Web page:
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Registration is required to attend all Osher Institute programs. Most Spring 2022 programs will be offered via Zoom Webinar as a hybrid (both in person and livestream/recorded); some will have in-person seating; and some will be in person only or livestream only.

Registration for the Spring 2022 semester opens on Tuesday, December 14, 2021.

To register:

Spring 2022 Catalog Available Now

Thank you for accessing the online version of the Spring 2022 semester catalog!

Hard copy catalogs will arrive in members’ mailboxes starting on Tuesday, December 14.

If you would like an additional copy of the Spring 2022 semester catalog, we will be happy to mail you one. Please contact the Osher Institute office at osher@boisestate.edu.

Additional Information

Visit the Registration Information page to view our policies and updates for the Spring 2022 semester.

Visit the Presenter Biographies page to learn more about our presenters.

Spring 2022 Programs

Starting in January

Wondrium (formerly The Great Courses Plus)

We have extended our partnership with Wondrium (formerly The Great Courses Plus), an online video-on-demand platform offering thousands of college-level videos and lectures. Register for this offering to receive a unique login for your own account with Wondrium at a significantly discounted yearly rate.
Please note: It will take two weeks to process your account information after you register.
Dates valid: January 1, 2022 – July 31, 2022
Cost: $45

Spiritual Audacity: The Abraham Joshua Heschel Story (Livestream Only)

Join us for a special screening of director Martin Doblmeier’s film about Rabbi Abraham Joshua Heschel, a mentor to Martin Luther King, Jr., a critic of the Vietnam War, a champion for Soviet Jews, and a pioneer in the work of interfaith dialogue. The film combines archival photographs and interviews with civil rights leaders John Lewis and Andrew Young, Pulitzer Prize-winning historian Taylor Branch, public theologian Cornel West, and Jewish Theological Seminary Chancellor Arnold Eisen. Following the film, Doblmeier and a select panel will discuss the strong connection between MLK and Heschel and Heschel’s legacy. Sponsored by Boise State University Honors College and the Osher Lifelong Learning Institute.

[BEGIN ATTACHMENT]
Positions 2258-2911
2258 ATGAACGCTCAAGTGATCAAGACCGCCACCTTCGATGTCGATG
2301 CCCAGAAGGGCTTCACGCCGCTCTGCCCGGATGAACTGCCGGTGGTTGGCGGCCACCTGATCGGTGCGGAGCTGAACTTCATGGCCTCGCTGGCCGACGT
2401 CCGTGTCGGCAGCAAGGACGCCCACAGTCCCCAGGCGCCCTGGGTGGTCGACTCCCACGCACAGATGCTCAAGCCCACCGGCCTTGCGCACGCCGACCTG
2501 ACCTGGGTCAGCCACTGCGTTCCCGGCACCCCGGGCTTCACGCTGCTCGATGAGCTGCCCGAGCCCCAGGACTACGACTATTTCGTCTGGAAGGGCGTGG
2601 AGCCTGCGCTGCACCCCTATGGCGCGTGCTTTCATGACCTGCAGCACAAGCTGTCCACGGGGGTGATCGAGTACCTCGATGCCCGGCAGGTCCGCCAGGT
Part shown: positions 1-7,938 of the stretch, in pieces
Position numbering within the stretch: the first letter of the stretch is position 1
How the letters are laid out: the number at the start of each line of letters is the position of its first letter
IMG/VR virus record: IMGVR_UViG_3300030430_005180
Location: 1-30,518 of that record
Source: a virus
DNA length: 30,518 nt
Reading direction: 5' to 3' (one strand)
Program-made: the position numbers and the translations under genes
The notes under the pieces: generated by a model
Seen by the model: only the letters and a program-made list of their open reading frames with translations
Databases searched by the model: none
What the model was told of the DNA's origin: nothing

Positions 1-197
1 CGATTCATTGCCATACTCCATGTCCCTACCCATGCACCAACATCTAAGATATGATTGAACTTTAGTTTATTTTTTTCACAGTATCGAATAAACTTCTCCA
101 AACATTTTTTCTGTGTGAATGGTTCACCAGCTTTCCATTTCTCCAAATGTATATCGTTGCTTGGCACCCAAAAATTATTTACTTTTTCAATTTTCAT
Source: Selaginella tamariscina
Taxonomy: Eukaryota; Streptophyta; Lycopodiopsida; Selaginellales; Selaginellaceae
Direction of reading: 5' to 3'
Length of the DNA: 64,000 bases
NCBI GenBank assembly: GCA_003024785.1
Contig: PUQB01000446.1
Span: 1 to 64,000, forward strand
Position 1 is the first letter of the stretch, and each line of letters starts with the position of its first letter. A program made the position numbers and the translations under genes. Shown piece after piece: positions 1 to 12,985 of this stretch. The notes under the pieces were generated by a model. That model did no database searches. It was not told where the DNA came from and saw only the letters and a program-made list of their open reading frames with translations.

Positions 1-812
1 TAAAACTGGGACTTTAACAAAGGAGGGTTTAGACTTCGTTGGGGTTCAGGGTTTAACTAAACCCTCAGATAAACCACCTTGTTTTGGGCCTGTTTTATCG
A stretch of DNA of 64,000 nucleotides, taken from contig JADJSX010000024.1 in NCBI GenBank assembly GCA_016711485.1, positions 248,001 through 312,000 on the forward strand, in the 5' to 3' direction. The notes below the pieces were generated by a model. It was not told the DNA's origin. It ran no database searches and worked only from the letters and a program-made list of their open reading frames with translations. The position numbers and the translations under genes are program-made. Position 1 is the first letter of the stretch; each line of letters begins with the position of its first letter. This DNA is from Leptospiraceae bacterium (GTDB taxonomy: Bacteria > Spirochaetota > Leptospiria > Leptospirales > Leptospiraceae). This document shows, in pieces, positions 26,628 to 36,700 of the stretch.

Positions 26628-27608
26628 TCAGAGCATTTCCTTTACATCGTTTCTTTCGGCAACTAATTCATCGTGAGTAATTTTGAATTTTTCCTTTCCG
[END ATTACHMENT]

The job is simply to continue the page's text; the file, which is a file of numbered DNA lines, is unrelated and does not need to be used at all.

Presenter: award-winning filmmaker Martin Doblmeier, Rabbi Dan Fink, and Rabbi Laura Duhan-Kaplan. Moderated by Andrew Finstuen, Dean, Honors College, Boise State University
Date and time: Tue., Jan. 18, 10:00 a.m.-noon
Cost: Included with membership

Martin Luther King, Jr.: Triumph of an Icon (Livestream/Recorded Only)

Few Americans are more venerated today than Martin Luther King, Jr. Tributes to him as an almost mythical icon abound in the streets, schools, and organizations that bear his name; in books and films about certain aspects of his life; and in the countless words drawn from his speeches, sermons, books, and quotes. Yet at the time of his death 53 years ago, he was widely reviled by many white Americans and held in low esteem by many African Americans. In this lecture, we will discuss how, why, and to what extent the sea change occurred.
Presenter: Joseph Rosenbloom, journalist, investigative reporter, editor, and author
Date and time: Tue., Jan. 18, 1:30-3:30 p.m.
Cost: Included with membership

Vaccines: Suffering Prevented

This lecture will provide a brief history of vaccines used in the U.S. and review data on illnesses and deaths prevented through vaccination. We will examine information on vaccine safety, including COVID-19 vaccines, as well as Idaho’s vaccination rates and laws. We also will discuss barriers to vaccination and approaches to improving vaccine use. Dr. Bridges will recount her experiences during her 21 years working at the Centers for Disease Control and Prevention.
Presenter: Carolyn Bridges, MD, FACP, retired, Center for Disease Control and Prevention; Owner, Bridges Med-Epi Consulting LLC; and Director of Immunizations, Immunize.org